He remained a prolific artist for Dell and then for Western’s Gold Key imprint. He drew “Turok, Son of Stone” from 1961 through the late 1970s, bridging the change in publishers, and worked on the first “Star Trek” series during the same period.

His 1980s work includes the long science-fiction story ‘Cinque anni dopo’ (‘Five Years Later’) in “Comic Art” (1986–1988). He joined the team producing ‘Tex Willer’ (Bonelli) in 1989.

At Comiclopedia —
At Wikipedia —
In the GCD —

(Giolitti created the cover art on “Sergeant Preston of the Yukon [Quaker Oats giveaway]”, Western: 1956)

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Astrid Lindgren (14 November 1907 – 28 February 2002, Sweden) was an author, writing novels, children’s books, stage plays, song lyrics, and essays.

Long after her death, she remains globally popular for ‘Pippi Longstocking’, the bold, friendly girl with her red hair in pig-tails.

Pippi and many of Lindgren’s other creations have appeared in prose books, picture books, plays, films, comics, and animation.

At Wikipedia —
In the GCD —
‘Pippi’ in the GCD —
In the IMDb —

(Ingrid Vang Nyman created the cover art on “Pippi” #1 - Pippi holder selskap, Fredhøis forlag: 1994, a Norwegian edition)

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Doug Murray (born 13 November 1947, USA) is a comics writer whose career began in the mid-1980s.

He served in the USA military during the Vietnam War. In 1986 he created a comic series intended to describe the war realistically, “The 'Nam” (Marvel), which he wrote through 1990.

During this period he also wrote “Justice Machine” (Comico, 1988–1989), “Roger Rabbit” (Disney, 1991), and stories in “Disney Adventures” digest (Disney, 1992).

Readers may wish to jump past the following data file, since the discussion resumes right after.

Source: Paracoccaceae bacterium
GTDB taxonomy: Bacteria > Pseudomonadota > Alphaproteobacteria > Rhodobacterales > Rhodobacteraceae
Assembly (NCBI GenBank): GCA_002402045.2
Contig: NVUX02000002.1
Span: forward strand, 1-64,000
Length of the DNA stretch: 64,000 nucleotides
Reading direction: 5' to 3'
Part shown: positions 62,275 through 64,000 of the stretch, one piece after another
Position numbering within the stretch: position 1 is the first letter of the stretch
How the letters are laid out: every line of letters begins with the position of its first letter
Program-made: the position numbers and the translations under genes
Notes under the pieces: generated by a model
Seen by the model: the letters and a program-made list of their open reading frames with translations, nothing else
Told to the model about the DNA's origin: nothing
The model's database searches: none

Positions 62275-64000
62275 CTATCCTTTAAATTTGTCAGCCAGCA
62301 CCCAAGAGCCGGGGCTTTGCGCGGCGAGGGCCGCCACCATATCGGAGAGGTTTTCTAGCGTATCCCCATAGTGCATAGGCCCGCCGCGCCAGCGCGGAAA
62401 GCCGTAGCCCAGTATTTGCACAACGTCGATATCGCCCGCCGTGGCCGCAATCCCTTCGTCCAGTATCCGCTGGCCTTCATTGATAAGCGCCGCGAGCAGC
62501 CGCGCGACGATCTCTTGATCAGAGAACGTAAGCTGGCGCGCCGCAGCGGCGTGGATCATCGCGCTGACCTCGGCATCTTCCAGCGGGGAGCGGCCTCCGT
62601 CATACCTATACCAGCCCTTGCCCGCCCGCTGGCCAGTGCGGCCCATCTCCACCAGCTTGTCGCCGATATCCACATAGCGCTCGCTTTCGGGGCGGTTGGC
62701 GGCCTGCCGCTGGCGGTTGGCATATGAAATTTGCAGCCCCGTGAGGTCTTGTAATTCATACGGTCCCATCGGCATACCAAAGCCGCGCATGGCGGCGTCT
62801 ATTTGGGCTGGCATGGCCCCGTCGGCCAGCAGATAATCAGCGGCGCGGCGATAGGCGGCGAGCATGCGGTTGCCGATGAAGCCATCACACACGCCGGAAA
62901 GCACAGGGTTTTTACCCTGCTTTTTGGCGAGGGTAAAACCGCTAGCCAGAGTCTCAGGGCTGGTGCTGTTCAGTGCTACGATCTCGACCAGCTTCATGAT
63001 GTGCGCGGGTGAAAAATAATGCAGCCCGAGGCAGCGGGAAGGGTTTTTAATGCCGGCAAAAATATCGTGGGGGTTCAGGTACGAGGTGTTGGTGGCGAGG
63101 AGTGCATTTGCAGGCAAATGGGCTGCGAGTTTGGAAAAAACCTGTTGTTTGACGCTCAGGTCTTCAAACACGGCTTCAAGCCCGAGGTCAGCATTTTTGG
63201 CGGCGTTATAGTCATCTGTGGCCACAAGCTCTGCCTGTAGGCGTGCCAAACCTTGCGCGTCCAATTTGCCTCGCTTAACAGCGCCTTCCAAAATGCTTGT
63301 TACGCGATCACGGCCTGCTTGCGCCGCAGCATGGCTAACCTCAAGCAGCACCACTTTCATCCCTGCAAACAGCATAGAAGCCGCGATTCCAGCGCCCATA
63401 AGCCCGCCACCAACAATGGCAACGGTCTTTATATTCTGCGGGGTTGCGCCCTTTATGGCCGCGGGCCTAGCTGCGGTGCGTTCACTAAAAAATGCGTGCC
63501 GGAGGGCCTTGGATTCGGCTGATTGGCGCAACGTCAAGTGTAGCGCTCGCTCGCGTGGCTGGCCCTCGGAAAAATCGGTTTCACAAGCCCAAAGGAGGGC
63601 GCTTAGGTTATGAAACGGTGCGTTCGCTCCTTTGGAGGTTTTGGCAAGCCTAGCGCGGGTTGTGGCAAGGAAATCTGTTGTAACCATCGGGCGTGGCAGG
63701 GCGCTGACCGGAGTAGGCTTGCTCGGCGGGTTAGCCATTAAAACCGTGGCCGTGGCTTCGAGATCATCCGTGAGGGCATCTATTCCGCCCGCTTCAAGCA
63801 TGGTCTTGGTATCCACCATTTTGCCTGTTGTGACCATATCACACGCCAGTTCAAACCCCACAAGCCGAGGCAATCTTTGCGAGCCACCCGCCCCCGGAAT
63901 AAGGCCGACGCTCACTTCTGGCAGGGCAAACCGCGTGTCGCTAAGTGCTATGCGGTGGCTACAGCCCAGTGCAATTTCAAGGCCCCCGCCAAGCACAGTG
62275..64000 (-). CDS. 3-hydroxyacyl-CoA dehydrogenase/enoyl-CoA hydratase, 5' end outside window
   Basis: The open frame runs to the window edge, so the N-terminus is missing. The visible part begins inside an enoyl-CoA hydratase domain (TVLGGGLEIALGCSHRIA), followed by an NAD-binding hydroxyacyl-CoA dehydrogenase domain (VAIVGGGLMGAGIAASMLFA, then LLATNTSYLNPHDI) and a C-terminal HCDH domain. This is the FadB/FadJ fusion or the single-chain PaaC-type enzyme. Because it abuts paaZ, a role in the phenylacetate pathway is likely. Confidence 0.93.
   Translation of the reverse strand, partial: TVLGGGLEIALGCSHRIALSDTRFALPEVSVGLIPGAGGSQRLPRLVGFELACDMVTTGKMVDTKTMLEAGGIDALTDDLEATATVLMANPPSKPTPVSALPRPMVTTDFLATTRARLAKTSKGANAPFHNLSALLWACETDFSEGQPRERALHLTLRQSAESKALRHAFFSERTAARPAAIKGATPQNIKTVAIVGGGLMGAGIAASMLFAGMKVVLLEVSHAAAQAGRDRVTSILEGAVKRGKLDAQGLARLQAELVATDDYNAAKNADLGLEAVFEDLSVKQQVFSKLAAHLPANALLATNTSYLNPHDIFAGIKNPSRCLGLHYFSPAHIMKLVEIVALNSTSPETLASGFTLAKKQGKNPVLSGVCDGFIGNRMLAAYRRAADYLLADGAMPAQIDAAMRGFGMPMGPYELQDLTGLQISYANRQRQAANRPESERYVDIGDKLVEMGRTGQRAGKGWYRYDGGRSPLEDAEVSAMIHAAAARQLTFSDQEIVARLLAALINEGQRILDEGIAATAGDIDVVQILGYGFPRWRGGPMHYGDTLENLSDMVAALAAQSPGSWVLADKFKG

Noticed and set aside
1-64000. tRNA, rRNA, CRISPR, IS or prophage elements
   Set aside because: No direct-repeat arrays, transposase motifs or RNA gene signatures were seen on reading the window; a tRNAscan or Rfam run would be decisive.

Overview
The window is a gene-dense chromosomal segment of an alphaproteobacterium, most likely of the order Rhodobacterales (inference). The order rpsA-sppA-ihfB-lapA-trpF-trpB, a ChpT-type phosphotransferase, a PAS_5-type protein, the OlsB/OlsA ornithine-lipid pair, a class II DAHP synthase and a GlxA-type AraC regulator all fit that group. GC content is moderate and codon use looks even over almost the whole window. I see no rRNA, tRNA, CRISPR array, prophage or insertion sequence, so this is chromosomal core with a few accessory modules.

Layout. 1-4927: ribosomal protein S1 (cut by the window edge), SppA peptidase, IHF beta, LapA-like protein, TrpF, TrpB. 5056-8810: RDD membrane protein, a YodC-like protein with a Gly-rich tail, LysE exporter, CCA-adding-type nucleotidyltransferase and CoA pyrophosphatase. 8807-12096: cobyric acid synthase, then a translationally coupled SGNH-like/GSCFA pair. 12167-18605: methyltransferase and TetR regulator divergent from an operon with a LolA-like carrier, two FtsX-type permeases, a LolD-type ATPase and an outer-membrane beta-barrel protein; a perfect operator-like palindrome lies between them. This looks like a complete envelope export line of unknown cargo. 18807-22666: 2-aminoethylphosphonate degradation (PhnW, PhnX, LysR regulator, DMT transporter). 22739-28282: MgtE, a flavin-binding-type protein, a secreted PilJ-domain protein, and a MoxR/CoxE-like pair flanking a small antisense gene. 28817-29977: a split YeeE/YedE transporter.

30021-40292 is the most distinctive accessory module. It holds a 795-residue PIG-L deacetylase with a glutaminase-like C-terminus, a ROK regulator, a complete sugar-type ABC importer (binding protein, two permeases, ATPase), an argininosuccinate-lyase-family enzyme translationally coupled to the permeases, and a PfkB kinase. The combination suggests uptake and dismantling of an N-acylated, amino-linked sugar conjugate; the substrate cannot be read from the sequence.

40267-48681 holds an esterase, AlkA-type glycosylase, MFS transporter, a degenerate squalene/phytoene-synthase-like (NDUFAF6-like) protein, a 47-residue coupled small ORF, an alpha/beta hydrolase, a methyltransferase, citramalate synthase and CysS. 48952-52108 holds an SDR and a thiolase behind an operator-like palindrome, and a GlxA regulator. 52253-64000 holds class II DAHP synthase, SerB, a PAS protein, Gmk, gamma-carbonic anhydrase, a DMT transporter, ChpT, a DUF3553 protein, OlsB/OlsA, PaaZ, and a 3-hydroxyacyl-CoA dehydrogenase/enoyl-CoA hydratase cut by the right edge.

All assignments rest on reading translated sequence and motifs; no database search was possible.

Having written for the classic “Savage Tales” (1985–1986) at Marvel, he then wrote for the new “Savage Tales” (2007–2008) at Dynamite.

Also at Dynamite, he has written three “Jungle Girl” series (2008, 2009, 2015) from plots by feature artist Frank Cho, and he wrote “Athena” (2009).

At Wikipedia —
In the GCD —

(Fabiano Neves created this cover art on “Savage Tales” #7, Dynamite: 7 May 2008, illustrating a story by Murray)

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James Swinnerton (13 November 1875 – 8 September 1974, USA) was a cartoonist and painter.
His cartoon for the “San Francisco Herald”, variously titled but commonly called ‘The Little Bears’ (1892–1896), vies with Outcault’s ‘Yellow Kid’ for the title of first comic strip in the USA.

He moved to New York City in 1899, creating his most famous feature for the “New York Journal” — ‘Little Jimmy’ (1904–1958), about a kid who constantly gets into mischievous trouble.

He moved to Arizona in 1906 and spent the rest of his life in the American Southwest.

In addition to his syndicated strips, he created ‘Canyon Kiddies’ for “Good Housekeeping”, which ran for 42 years and was adapted in cartoons. It showed the growing influence of the high desert on his art.

Swinnerton also painted landscapes until 1965, to critical acclaim.

At Comiclopedia —
At Wikipedia —
In the GCD —

(Swinnerton created the cover art on “Spøk og Spenning” #7/1950, Oddvar Larsen: 1950, a Norwegian reprint of a ‘Little Jimmy’ strip)

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How to Help

There are several ways in which you can help us to improve our site and its content.

  • You can provide missing data, update existing data, or upload cover scans. Just register an account with us, and you can start contributing.
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The Grand Comics Database Project (GCD) is a volunteer project with the goal of documenting and indexing all comics for the free use of scholars, historians, researchers, and fans.
The GCD acknowledges that the all-encompassing research nature of the project may result in the posting of cover scans for comics with images that some may find objectionable.
Viewer discretion is advised.
The Grand Comics Database Team
Comics Calendar
Last Updated Issues
11,689 publishers
21,719 creators
128,120 series
1,499,076 issues
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320,835 issue indexes
750,240 covers
2,456,421 stories